July 21 – Mark 12:41-44

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Main focus: Generosity shaped by the Kingdom is honored by the King.

For week 2 of Jesus & Money we’ll be looking at the story of the Widow’s Mite (which is not about an insect, FYI). In it we’ll see what Jesus has to say about generosity, what we could call Kingdom Generosity, which is informed not by earthly economies of luxury and human attention but by Christ’s value system of faithfulness.

In Mark 12 we find Jesus camped out by the offering box in the temple (perhaps a chest with a hole drilled in the top; cf. 2 Chronicles 24:8). There he sees a poor widow perform a remarkable deed of faith, giving all she had to live on in the form of two halfpennies, roughly a day’s wage (a Greek penny was a lepton; in King James-era England this coin was called a mite, thus “the Widow’s Mite” was the title of this story in the KJV). In today’s terms this would be like her last $50. In Jesus’s estimation she gave more generously than all the other people who were putting their excess money in the offering box.

He’s referencing especially the scribes and Pharisees, who he was speaking about in the verses prior. Of the many complaints Jesus had about the Pharisees—their treatment of the poor, their ignorance of the ways of God, their hypocrisy, etc.—Jesus often pointed out their performative religiosity. He talks about them making long-winded prayers in public (Mark 12:40), sounding a trumpet when they gave to the poor (Matt 6:2), and putting on a good show when they were fasting (Matt 6:16).

In those critiques of the Pharisees, Jesus often praises what is less visually evident, the inward secret practice of generosity. For example, when Jesus tells us not to pray publicly in pompous ways, he tells us instead to “pray to your Father who is in secret. And your Father who sees in secret will reward you” (Matt 6:6). The way the widow puts in her offering it’s as if no one but Jesus notices her, and thus Jesus praises her for her faithfulness and generosity.

That’s the space that Jesus talks about when it comes to money, not the public sphere but the inner, private sphere where greed and fear of man takes root. For that reason you’ll notice our questions this week focus on generosity, not money, just like we talked about allegiance last week. The primary point here isn’t money but our willingness to let go of money (or to make it let go of us).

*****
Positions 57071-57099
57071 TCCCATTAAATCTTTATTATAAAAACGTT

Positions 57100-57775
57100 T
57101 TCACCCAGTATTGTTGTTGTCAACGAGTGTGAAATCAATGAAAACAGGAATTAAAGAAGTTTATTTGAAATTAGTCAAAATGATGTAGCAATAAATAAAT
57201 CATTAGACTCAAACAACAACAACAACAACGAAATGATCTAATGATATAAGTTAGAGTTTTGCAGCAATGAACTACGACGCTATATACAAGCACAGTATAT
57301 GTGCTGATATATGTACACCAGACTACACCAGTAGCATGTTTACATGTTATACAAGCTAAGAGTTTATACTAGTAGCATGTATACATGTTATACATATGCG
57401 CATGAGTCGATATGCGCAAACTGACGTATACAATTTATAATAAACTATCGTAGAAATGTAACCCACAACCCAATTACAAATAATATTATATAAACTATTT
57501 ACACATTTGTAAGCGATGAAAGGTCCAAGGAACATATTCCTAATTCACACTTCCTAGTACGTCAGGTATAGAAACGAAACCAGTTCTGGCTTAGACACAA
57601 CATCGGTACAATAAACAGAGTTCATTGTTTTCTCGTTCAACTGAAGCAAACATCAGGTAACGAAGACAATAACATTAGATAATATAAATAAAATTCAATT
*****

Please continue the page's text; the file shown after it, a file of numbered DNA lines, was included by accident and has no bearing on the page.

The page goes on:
We’ll turn in discussion to 2 Corinthians 8:1-9 to see another example of giving out of lack, which ideally will help us see this more as a pattern for God’s people. There Paul talks about the churches in Macedonia giving to support the saints in Jerusalem, who had suffered intense persecution for their faith (see Acts 8). He describes the Macedonians as experiencing “extreme poverty,” and yet they gave abundantly, “begging us earnestly for the favor of taking part in the relief of the saints.” They were literally asking for the privilege of giving to others.

And Paul roots this not in them being super Christians but in God’s work in their life; he starts by attributing it to God’s grace given among the churches (8:1) and then points to the example we have in the incarnation of Christ (8:9). All this is a work of God, but ideally these two passages show this is not an extra-credit sort of work that God does in some more advanced Christians but a work he intends to do more broadly within his people. This is the will of God for us, that we would follow Jesus quite literally in emptying ourselves that we might find exaltation in God, not in material possessions (“Have this mind among yourselves, which is yours in Christ Jesus…” Phil 2:5-11). We’ll conclude by talking about how this will of God could be manifest in our lives, what it might look like for us to live like this widow or the Macedonian Christians.

Discussion questions

– Could someone read Mark 12:41-44?

– What stood out to you in the passage?

– What do you think Jesus is telling us about generosity here?

– Could someone read 2 Corinthians 8:1-9 for us?

– What does Paul say about the Macedonians and their generosity?

– Look at verse 9—how do you think Jesus’s life can inform our generosity?

– What might it look like for you to live like the widow or the Macedonians?

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